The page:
Happy Mother’s Day! Today I am honoring mothers, because I am in awe of motherhood: how they multitask, know their children, nurture, solve problems, ease pain with a kiss and a cuddle, and continually give from a bottomless pit of unconditional love.
And I can write a whole post about it, but instead I wanted to turn attention to the real reason for honoring mothers on Mother’s Day: to promote peace.
Mother’s day began when mothers gathered together to stop war. In the US, it began during the Civil War with such generous spirits as Ann Jarvis and Julia Ward Howe. Their mission: to stop “Our children killing other mother’s children.”
Mother’s Day Proclamation by Julia Ward Howe, 1870
The First Mother’s Day proclaimed in 1870 by Julia Ward Howe
was a passionate demand for disarmament and peace.
Arise, then, women of this day! Arise, all women who have hearts, whether your baptism be that of water or tears!
Say firmly: “We will not have great questions decided by irrelevant agencies. Our husbands shall not come to us, reeking with carnage, for caresses and applause. Our sons shall not be taken from us to unlearn all that we have taught them of charity, mercy and patience. We women of one country will be too tender of those of another to allow our sons to be trained to injure theirs.”
From the bosom of the devastated earth, a voice goes up with our own. It says, “Disarm, Disarm!”
The sword of murder is not the balance of justice. Blood not wipe out dishonor, nor violence indicate possession. As men have often forsaken the plow and the anvil at the summons of war, let women now leave all that may be left of home for a great and earnest day of counsel. Let them meet first, as women, to bewail & commemorate the dead. Let them solemnly take counsel with each other as to the means whereby the great human family can live in peace, each bearing after his own time the sacred impress, not of Caesars but of God.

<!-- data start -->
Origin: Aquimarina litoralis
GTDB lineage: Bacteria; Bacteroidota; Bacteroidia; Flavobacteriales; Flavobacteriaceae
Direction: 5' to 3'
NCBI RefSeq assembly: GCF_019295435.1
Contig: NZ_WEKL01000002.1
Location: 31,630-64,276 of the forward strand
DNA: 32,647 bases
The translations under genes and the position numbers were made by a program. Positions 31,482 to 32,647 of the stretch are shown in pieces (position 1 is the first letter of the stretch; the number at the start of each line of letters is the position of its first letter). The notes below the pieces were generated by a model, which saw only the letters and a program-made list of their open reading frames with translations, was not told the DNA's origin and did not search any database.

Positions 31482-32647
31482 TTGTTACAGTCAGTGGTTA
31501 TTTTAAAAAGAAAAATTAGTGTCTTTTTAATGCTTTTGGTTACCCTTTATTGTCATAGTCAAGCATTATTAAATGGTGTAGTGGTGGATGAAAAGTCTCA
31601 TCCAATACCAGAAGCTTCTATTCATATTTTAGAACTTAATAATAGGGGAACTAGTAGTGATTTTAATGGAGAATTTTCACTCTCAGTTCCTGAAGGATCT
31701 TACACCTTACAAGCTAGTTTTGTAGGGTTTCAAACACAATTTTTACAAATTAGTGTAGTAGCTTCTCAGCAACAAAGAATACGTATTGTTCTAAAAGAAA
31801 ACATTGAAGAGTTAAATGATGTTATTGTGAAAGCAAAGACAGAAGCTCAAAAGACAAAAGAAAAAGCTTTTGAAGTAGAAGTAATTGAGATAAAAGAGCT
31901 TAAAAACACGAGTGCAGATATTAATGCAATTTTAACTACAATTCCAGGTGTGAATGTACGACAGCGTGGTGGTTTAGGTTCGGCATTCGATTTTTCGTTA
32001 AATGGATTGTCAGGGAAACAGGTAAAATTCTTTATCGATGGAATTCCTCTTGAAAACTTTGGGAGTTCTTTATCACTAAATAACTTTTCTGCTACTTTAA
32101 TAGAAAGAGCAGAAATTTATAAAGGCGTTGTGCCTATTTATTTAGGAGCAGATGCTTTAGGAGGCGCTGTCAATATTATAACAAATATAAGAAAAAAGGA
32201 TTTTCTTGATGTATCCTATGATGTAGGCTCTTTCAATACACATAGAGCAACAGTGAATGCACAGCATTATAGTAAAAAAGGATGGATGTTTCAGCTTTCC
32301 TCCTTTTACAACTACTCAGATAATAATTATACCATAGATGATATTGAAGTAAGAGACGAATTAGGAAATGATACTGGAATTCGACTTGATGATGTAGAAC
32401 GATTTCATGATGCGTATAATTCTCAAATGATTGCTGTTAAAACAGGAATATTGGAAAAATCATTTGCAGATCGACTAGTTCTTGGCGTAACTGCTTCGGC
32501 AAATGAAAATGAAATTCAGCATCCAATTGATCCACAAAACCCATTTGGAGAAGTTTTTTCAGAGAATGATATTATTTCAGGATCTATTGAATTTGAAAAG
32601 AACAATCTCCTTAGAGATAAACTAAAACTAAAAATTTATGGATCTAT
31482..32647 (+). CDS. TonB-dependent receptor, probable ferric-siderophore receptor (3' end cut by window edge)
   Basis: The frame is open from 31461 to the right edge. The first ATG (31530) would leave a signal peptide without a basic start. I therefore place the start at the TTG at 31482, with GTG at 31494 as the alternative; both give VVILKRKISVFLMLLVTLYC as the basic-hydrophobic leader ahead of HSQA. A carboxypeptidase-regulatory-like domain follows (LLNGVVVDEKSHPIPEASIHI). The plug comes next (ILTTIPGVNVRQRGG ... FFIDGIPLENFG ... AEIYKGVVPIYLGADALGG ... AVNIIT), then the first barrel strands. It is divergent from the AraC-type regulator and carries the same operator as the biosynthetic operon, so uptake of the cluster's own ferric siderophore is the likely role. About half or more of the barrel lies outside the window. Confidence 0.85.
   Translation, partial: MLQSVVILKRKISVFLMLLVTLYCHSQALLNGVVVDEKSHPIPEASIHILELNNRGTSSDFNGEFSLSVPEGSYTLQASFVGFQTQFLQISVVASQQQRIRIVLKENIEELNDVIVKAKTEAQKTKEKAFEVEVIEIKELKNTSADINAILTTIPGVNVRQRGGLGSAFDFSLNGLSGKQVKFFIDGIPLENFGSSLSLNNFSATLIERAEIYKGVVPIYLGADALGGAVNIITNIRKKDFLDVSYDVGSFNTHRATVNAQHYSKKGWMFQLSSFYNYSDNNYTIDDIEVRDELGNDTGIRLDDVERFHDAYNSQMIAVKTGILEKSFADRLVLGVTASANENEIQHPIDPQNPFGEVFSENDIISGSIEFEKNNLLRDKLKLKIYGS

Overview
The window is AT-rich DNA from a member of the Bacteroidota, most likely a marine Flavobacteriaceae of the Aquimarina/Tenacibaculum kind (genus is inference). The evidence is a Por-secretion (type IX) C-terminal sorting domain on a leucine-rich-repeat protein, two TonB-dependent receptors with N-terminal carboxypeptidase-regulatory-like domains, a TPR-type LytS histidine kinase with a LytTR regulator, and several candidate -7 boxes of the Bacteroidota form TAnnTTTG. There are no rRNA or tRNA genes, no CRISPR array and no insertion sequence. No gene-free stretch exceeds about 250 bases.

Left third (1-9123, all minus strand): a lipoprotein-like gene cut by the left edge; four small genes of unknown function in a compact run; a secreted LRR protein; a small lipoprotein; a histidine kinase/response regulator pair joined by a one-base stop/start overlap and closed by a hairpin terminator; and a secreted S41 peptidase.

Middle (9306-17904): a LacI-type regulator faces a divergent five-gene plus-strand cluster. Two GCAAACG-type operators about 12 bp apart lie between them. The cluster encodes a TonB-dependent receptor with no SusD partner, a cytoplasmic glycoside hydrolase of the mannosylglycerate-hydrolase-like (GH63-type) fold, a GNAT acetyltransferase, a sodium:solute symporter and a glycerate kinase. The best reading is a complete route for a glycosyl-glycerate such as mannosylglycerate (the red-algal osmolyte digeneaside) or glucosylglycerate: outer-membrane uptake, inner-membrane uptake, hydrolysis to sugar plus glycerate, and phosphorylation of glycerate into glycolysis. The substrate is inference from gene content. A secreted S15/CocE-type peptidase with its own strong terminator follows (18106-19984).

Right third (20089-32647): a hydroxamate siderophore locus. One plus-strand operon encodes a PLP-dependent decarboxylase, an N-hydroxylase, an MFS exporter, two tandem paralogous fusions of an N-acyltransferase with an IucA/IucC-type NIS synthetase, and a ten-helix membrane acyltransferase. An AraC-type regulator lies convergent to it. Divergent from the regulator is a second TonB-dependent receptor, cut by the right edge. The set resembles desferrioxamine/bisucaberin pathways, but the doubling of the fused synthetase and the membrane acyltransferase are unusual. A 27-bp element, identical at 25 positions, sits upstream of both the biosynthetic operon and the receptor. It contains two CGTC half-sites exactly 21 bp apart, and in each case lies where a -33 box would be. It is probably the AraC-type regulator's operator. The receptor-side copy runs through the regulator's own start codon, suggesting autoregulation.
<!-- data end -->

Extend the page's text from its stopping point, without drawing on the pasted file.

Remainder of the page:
In the name of womanhood and of humanity, I earnestly ask that a general congress of women without limit of nationality may be appointed and held at some place deemed most convenient and at the earliest period consistent with its objects, to promote the alliance of the different nationalities, the amicable settlement of international questions, the great and general interests of peace.
When Mother Theresa was accepting the Nobel Prize, someone asked her “What can we do to promote world peace?” She answered, “Go home and love your family.” It starts in our home, people. Let’s do our part in honoring mothers across the globe and throughout history to do this!
Six Ways to Promote Peace Starting Right in Your Home, Community
1. Say “I love you.”
People cannot hear this enough. I makes them feel worthy, connected. This has the ability lift them out of sadness and anger that might have had them being mean to someone else.
2. Forgive someone.
See them as more than their offense. See yourself as more than what happened. Let go of resentment that just hurts you.
3. Hug someone.
Physical affection can be so healing.
4. Break down the competition metaphor.
We are constantly worried that we are not good enough and compete to make ourselves feel better. Let your children understand this phenomenon so that they can make different choices. Competition is always lose-lose in the end.
5. Acknowledge people.
Notice them, compliment them, or point out something positive. We are quick to complain, then forget to compliment. Change this around. Heal them.
6. Ask questions.
Learn about people who you don’t know: people from different countries, different religions. Understand what starts conflict and voice your ideas to companies and politicians.
What are you doing this Mother’s Day to promote peace?